Variation of binding energy with mass number.
Binding energy is the amount of energy released when a particular isotope is formed. Protons and neutron are held together by the strong force, which only acts over very small distances but is able to overcome the electrostatic repulsion between protons. The strength of the bonding is measured by the binding energy per nucleon where "nucleon" is a collective name for neutrons and protons (sometimes called the mass defect per nucleon). The mass defect reflects the fact that the total mass of the nucleus is less than the sum of the mass of the individual neutrons and protons that formed it. The difference in mass is equivalent to the energy released in forming the nucleus.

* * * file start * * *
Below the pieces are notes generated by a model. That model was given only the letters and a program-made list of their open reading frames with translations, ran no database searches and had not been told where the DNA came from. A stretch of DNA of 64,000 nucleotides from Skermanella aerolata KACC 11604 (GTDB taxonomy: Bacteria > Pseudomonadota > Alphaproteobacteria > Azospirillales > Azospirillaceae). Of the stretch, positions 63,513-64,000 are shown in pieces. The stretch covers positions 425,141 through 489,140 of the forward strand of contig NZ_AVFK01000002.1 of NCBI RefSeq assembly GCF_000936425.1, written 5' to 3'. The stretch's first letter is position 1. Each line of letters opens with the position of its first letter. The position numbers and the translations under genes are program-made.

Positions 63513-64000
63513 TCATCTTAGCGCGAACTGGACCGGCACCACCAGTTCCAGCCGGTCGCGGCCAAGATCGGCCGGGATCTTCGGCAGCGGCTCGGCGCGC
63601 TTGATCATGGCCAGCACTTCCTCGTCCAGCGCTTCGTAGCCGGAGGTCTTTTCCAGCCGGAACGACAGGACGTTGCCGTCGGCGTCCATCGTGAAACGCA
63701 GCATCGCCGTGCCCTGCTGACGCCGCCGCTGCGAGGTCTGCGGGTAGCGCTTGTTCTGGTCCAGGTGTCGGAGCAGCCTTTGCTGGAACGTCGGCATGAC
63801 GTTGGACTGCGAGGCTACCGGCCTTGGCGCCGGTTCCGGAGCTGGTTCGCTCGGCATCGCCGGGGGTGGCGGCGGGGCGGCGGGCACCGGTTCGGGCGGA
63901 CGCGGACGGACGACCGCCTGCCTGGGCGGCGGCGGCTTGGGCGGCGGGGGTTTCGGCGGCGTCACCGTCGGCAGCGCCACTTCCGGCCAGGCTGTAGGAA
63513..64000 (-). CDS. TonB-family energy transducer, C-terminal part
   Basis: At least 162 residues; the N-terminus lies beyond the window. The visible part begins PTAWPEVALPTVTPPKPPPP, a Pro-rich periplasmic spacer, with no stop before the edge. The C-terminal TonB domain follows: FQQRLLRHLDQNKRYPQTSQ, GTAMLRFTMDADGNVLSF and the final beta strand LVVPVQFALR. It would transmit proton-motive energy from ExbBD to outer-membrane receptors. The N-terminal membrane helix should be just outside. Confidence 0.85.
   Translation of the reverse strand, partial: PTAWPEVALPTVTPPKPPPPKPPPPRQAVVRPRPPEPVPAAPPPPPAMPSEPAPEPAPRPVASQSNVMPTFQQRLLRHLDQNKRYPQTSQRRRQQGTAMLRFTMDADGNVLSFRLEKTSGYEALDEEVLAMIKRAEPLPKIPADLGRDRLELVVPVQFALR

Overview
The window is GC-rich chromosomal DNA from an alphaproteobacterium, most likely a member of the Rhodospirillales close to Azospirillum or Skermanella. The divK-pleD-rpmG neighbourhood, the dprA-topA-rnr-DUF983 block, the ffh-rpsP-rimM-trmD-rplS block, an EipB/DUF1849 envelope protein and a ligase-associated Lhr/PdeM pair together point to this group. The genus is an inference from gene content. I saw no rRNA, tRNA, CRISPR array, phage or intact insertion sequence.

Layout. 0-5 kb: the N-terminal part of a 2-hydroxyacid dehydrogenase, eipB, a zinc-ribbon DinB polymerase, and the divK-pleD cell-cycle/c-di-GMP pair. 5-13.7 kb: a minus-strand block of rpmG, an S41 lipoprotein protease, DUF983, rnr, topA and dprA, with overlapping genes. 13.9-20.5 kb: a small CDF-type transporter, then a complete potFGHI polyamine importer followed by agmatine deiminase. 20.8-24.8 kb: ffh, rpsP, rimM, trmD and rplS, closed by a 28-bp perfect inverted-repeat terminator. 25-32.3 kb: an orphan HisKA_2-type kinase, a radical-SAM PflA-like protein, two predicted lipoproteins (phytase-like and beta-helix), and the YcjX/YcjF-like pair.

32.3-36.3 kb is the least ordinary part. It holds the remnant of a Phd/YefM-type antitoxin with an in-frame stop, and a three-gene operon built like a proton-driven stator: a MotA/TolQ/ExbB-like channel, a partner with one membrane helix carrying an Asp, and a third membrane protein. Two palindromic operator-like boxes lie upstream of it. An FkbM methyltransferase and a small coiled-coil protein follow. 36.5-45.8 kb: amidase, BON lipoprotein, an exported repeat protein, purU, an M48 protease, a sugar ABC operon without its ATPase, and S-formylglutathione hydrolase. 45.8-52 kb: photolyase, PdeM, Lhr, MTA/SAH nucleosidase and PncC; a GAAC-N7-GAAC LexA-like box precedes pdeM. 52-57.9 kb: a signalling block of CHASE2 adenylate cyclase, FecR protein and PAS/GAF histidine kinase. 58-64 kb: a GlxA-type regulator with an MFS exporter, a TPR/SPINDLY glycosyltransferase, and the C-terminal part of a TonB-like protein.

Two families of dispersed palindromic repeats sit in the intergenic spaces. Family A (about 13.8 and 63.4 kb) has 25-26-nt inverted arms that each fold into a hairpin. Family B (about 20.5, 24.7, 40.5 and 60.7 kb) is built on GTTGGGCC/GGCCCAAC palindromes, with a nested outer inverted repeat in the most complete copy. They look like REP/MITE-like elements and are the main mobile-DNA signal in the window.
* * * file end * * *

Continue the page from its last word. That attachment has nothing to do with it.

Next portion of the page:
The general decrease in binding energy beyond iron is due to the fact that, as nuclei gets bigger, the ability of the strong force to counteract the electrostatic repulsion between protons becomes weaker. The most tightly bound isotopes are 62Ni, 58Fe, and 56Fe, which have binding energies of 8.8 MeV per nucleon. Elements heavier than these isotopes can yield energy by nuclear fission; lighter isotopes can yield energy by fusion.